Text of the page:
All posts tagged with newfeatures


Heroku now has an API (accessible from the command line, a Ruby library, or REST calls), revision control on all apps with Git, and remote access to the Git repository.

The combination of these new features means that you can now work on your apps using the local tools you love – like TextMate, vi, or emacs – and still get the benefit of zero-configuration deployment to Heroku.

How does it work? Grab the Heroku gem with “gem install heroku”. A sample work session looks like this:

heroku clone myapp cd myapp ruby script/server …edit locally… git add . git commit -m “local changes” git push

The final step will deploy the app to Heroku,...

Backstory: A Fiery Debate

Writing a user model and the standard login authentication code seems like busywork to a lot of coders. In fact, many people expected a next-generation app framework such as Rails to handle this for you. After all, Django does. Initially the login engine for Rails seemed to fill this slot, but following a fair amount of controversy over best practices, the login engine was killed by its creator.

With our BDfL having forever cursed prebuilt login systems, the Rails community mostly stopped trying to make them. Yet, this puts us back at square one: developers are annoyed at the amount of boilerplate busywork that is necessary for almost every web app they write.

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RSpec 1.1 is now a part of the default plugin kit for Heroku apps.

We’ve been fans of RSpec for a while now, and feel that it represents the future of TDD/BDD for the Rails world. If you’re not familiar with RSpec, read up and then give it a try.

You don’t need to install anything to use RSpec in your Heroku app, but you do need to initialize the spec/ and stories/ directories by running the rspec generator. Just open the Generate dialog, type in rspec, and click Run.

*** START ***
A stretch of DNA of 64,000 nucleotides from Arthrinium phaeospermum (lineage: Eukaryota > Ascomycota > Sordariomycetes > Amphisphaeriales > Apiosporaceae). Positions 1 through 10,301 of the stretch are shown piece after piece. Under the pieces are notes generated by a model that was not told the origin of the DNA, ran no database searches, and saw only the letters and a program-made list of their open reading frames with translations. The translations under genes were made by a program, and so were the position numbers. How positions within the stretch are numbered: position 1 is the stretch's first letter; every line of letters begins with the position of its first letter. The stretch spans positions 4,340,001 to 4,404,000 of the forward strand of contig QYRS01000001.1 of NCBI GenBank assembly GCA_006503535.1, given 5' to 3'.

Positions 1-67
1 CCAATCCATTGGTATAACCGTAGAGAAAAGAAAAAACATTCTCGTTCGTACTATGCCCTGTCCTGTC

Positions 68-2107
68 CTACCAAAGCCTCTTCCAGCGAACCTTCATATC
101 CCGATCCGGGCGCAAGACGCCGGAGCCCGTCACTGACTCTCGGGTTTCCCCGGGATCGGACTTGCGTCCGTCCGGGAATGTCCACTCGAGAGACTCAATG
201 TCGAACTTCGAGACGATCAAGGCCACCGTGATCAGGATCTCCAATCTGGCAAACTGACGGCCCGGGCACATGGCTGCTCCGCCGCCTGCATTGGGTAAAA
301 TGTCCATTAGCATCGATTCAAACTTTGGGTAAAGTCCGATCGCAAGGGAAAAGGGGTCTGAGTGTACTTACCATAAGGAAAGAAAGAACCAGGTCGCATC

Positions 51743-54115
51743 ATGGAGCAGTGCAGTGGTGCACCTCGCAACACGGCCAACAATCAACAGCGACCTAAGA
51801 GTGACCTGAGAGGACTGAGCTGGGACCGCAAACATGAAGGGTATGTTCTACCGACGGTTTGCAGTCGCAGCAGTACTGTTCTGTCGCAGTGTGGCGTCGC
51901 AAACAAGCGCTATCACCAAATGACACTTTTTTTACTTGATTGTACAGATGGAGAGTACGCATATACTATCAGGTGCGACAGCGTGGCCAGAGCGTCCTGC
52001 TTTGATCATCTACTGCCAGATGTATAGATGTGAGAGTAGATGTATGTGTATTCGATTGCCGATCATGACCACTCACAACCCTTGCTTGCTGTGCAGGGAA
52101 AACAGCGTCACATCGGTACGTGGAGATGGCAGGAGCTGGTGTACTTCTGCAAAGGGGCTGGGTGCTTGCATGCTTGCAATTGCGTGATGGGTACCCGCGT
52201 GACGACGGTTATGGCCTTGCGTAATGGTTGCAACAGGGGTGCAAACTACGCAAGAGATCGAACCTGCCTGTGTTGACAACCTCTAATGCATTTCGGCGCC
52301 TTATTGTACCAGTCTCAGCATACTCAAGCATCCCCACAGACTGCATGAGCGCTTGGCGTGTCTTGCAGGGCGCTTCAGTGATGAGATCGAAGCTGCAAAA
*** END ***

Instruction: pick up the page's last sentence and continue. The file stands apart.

Once you’ve written some specs, you can run them the usual way: open a rake console and type spec. You can still run your Test::Unit tests with the test command, or you can run tests followed by...

View-Only Users

news

There are now two access levels for collaborators on Heroku apps:

  • Full edit access, which allows access to everything: editing code, importing or exporting the database, changing the settings, etc.
  • View-only access, which allows the user to view the app only. That is, they can visit the app url (myapp.heroku.com) but not any of the settings pages or the edit url (edit.myapp.heroku.com).

For example, a client who wants to use the app but neither needs nor wants access to the code could be set as a view-only user.

If your app sharing is set to public, the view-only access level has no use.

Do note that these settings have no effect on users changing your app’s data through the...

Behold: the Heroku gems/plugins manager.

This has been one of our most requested features to date, and we’re glad to finally get this released. Although you could manually upload plugins previously, this will make the process a lot smoother. (You can still manually manipulate the files in your vendor directory if you prefer.)

To get to the manager, open your vendor directory in the lefthand filenav, and click the link that appears at the top:

You can search by name, or browse the list of 2500+ gems and 1000+ plugins. Once you find what you’re looking for, click on Install in the righthand column to install it into your app. Click Remove to remove it if it’s no longer...

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